Since the early 1980s, the Food and Drug Administration (FDA) has been flooded with consumer complaints from patients treated with a popular class of antibiotics. According to reports, fluoroquinolones—a broad spectrum antibiotic that includes Cipro, Levaquin, Avelox, and others—have been associated with a host of devastating side effects, including joint and muscle pain, tendon rupture, aortic aneurysm, nerve damage, delirium, and even death.
Finally, in 2008, the FDA started requiring manufacturers to add a “black box label”—the organization's most stringent warning—to the packaging of fluoroquinolone antibiotics. At the time, the consumer rights organization Public Citizen counted over 400 reported cases of tendon rupture and over 300 cases of tendinitis in patients who used the drug.
But over a decade later, despite additional warnings from the FDA, fluoroquinolone antibiotics are still the third most commonly prescribed outpatient drug in the United States.
The reasons for the drugs’ popularity are complex, says Dr. Valerie Vaughn, assistant professor of medicine at the University of Michigan, who studies antibiotic overuse in hospital patients.
“In part, I think the information [about fluoroquinolone risks] hasn't really reached doctors everywhere,” Vaughn says. “I prescribe over 200 different kinds of medication, so keeping up with all the warnings is difficult to do.”
Another factor is cost, Vaughn says. Fluoroquinolone antibiotics are notoriously cheap—only a few cents for most doses, as opposed to newer antibiotic treatments that can cost upwards of $100 per dose. But most importantly, fluoroquinolone antibiotics are good at killing bacteria, and are equally effective through pill form or used intravenously, making them a popular choice in hospitals and outpatient settings. “Doctors have been using fluoroquinolones for decades and have seen them work,” Vaughn says. “What they worry about isn't a side effect but what would happen if they treat a patient with a narrow-spectrum antibiotic and the patient comes back with a resistant infection.”
Fluoroquinolones, which have been commercially available since 1978, are broad-spectrum antibiotics, useful for killing a wide variety of bacteria in a short amount of time. “Doctors like to prescribe broad-spectrum antibiotics because we don't always know what we're treating,” says Vaughn. “We don't want to miss anything.” But now, thanks to their popularity, doctors are now struggling with antibiotic resistance as well as the devastating patient side effects.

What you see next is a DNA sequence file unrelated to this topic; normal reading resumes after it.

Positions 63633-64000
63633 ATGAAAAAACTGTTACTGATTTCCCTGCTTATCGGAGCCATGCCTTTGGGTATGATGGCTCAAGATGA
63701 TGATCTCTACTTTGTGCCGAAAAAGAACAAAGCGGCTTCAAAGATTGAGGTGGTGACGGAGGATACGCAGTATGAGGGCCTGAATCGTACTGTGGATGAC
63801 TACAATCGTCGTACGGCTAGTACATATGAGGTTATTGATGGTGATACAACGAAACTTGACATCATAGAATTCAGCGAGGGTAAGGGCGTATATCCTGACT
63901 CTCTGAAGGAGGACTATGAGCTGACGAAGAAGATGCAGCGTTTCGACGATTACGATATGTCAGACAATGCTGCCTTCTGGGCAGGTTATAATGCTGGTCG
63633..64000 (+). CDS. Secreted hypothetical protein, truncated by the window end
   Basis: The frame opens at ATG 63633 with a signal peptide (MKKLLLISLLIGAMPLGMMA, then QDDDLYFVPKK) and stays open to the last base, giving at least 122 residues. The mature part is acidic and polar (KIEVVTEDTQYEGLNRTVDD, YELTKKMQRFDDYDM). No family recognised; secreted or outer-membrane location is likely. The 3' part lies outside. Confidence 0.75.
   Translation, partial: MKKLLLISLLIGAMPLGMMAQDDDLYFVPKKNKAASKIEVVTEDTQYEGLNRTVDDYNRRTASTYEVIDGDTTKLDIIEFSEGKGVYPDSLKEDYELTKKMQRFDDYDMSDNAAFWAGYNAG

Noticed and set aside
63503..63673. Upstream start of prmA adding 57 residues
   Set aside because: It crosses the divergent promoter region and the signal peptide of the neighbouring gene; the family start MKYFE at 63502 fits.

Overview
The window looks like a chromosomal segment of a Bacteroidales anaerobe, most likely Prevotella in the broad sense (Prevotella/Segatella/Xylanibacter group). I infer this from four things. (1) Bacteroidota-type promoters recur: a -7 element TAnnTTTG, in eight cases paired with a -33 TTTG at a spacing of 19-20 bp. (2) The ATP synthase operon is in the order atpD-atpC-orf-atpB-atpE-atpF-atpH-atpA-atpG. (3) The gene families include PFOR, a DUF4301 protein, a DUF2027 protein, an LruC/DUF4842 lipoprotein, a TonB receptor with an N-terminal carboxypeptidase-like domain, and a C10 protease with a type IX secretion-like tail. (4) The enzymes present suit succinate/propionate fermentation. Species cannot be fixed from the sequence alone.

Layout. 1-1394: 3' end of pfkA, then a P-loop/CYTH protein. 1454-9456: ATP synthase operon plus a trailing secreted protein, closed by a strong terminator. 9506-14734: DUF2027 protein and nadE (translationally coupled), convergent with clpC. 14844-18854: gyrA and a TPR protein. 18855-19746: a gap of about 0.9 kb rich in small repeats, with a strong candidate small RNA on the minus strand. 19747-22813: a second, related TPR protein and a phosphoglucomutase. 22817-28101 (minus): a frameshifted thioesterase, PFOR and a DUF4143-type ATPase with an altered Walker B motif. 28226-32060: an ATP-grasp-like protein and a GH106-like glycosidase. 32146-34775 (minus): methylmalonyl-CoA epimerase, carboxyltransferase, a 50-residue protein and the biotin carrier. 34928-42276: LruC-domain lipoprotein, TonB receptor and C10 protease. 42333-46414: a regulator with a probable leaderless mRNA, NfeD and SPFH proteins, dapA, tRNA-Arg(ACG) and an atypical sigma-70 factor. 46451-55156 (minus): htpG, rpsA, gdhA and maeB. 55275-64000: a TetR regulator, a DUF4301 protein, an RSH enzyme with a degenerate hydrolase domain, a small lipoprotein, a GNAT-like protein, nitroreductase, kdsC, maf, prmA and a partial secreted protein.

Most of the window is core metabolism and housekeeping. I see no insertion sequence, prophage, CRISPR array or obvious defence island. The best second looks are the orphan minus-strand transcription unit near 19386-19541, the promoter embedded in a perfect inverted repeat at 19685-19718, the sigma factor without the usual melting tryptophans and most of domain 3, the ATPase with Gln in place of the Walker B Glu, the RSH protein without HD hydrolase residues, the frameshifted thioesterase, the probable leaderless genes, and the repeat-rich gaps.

To fix the fluoroquinolone problem, hospitals and long-term care facilities are starting to steer doctors away from prescribing unnecessary antibiotics, as well as choosing more appropriate treatments when antibiotics are indicated. Many of these initiatives, called antibiotic stewardship programs, have made reducing fluoroquinolone antibiotics specifically a top priority.
“Fluoroquinolones are a really good example of where the benefits and rationale for antibiotic stewardship is well exemplified, both from the standpoint of wanting to reduce resistance, and also because these drugs have a lot of adverse side effects,” says Dr. David Hyun, senior officer of the antibiotic resistance project at the Pew Charitable Trusts.
Stewardship programs have been in hospitals for nearly two decades, says Hyun, but only recently have initiatives really started to take off: In 2016, the Joint Commission, a nonprofit agency that accredits hospitals, made antibiotic stewardship programs a part of their accreditation criteria. As a result, stewardship programs boomed, giving officials hope that the rate of patient complications and the pattern of drug resistance will be greatly diminished.
“We've seen good data that shows stewardship programs can reduce inappropriate or broad spectrum antibiotic use,” Hyun says. “These studies show that when antibiotic stewardship programs target specific antibiotics, it reduces adverse effects within the hospital system and it changes the resistance patterns within that facility toward the positive.”
But while stewardship programs can reduce antibiotic prescriptions, doctors are still lacking alternatives to fluoroquinolones when antibiotics are critically needed—and few pharmaceutical companies are stepping up to invest in antibiotic development. In 2018 alone, four major pharmaceutical companies announced an exit from antibiotic research, leaving only a select few invested in finding alternative treatments.
The reason, says Vaughn, is a lack of financial incentive. “If a drug company creates an antibiotic, the first thing that resistance programs do is not allow it to be prescribed. They want to save it for when it's necessary, and only for the sickest patients,” she says. “It's a great way to not breed resistance, but unfortunately it's a bad way for the drug companies to make money.”
The good news, Hyun says, is that most hospitals in 2019 have antibiotic stewardship programs, and data has shown that they work. But the challenge to decreasing fluoroquinolone use remains thorny: Pharmaceutical companies need to be incentivized to develop alternatives on one end, even as doctors need to be dissuaded from prescribing them on the other, particularly in outpatient centers where stewardship programs are rare.
“This is where patients can start to advocate for themselves,” Vaughn says. “I know just from speaking to doctors myself, a lot of them were shocked when I brought up [fluoroquinolone risks]—it takes a long time for them to be aware. It might be easier for patients to check the warnings on the label, and tell the doctor that they're concerned.”